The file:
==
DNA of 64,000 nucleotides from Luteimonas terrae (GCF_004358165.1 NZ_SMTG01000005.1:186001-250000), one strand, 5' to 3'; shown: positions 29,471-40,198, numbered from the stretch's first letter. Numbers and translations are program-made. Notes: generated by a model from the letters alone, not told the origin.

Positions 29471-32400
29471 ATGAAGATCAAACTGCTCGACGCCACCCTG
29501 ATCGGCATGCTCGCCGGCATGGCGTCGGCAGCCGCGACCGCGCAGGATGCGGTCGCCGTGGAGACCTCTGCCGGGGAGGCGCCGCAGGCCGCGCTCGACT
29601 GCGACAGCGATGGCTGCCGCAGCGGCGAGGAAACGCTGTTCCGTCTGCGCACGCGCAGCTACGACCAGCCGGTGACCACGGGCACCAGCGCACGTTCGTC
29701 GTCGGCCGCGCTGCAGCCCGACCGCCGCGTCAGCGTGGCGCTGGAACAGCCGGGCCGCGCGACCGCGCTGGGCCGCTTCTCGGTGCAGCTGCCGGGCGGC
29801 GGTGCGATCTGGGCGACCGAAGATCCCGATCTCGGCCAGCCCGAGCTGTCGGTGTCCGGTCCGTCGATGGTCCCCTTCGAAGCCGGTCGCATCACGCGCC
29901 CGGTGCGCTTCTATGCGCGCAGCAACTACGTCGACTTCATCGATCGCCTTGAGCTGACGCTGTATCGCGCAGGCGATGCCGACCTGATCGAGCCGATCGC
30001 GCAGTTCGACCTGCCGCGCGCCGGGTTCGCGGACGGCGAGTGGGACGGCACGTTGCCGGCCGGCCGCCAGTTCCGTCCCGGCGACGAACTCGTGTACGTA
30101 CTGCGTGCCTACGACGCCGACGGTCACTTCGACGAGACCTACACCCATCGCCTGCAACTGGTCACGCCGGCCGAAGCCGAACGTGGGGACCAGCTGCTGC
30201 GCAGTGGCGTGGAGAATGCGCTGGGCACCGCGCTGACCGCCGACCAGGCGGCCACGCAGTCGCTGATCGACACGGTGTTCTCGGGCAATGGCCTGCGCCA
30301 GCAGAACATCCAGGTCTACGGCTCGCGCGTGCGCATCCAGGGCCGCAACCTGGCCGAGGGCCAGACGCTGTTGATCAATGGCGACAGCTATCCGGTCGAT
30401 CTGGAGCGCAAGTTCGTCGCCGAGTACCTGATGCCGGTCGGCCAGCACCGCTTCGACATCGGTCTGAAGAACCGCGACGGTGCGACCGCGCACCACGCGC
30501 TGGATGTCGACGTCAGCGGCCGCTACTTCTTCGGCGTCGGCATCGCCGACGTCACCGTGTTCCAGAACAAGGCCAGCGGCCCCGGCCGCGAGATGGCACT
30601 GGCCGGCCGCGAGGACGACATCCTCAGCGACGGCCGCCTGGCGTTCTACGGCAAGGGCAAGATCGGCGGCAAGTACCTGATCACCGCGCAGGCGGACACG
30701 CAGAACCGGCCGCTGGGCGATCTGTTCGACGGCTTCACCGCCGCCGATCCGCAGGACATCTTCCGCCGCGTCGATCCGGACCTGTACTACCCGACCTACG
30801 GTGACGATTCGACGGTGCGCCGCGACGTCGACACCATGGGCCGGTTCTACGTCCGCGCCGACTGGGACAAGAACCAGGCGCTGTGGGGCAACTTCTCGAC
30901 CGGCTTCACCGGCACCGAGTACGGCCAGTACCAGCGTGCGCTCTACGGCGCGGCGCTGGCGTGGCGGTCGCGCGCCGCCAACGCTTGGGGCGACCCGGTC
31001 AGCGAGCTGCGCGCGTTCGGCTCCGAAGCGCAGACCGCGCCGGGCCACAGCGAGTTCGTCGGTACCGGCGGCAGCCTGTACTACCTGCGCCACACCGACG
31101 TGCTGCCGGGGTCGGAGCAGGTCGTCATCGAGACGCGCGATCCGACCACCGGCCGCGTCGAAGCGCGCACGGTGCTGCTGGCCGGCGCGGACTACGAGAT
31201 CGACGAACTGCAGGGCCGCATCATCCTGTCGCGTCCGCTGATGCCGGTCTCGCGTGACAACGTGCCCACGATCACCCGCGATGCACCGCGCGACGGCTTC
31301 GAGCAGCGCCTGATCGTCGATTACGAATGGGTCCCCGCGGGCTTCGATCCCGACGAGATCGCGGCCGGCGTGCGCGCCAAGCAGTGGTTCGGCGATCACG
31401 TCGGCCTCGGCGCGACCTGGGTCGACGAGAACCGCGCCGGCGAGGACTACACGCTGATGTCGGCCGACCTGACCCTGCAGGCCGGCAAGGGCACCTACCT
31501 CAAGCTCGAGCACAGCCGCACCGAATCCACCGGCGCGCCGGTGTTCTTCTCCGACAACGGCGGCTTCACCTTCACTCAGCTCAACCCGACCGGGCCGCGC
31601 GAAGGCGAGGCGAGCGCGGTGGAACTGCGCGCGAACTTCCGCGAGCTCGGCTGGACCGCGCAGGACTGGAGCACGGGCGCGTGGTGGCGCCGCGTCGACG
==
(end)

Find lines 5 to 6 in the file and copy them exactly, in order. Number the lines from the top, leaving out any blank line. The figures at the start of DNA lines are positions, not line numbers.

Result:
29601 GCGACAGCGATGGCTGCCGCAGCGGCGAGGAAACGCTGTTCCGTCTGCGCACGCGCAGCTACGACCAGCCGGTGACCACGGGCACCAGCGCACGTTCGTC
29701 GTCGGCCGCGCTGCAGCCCGACCGCCGCGTCAGCGTGGCGCTGGAACAGCCGGGCCGCGCGACCGCGCTGGGCCGCTTCTCGGTGCAGCTGCCGGGCGGC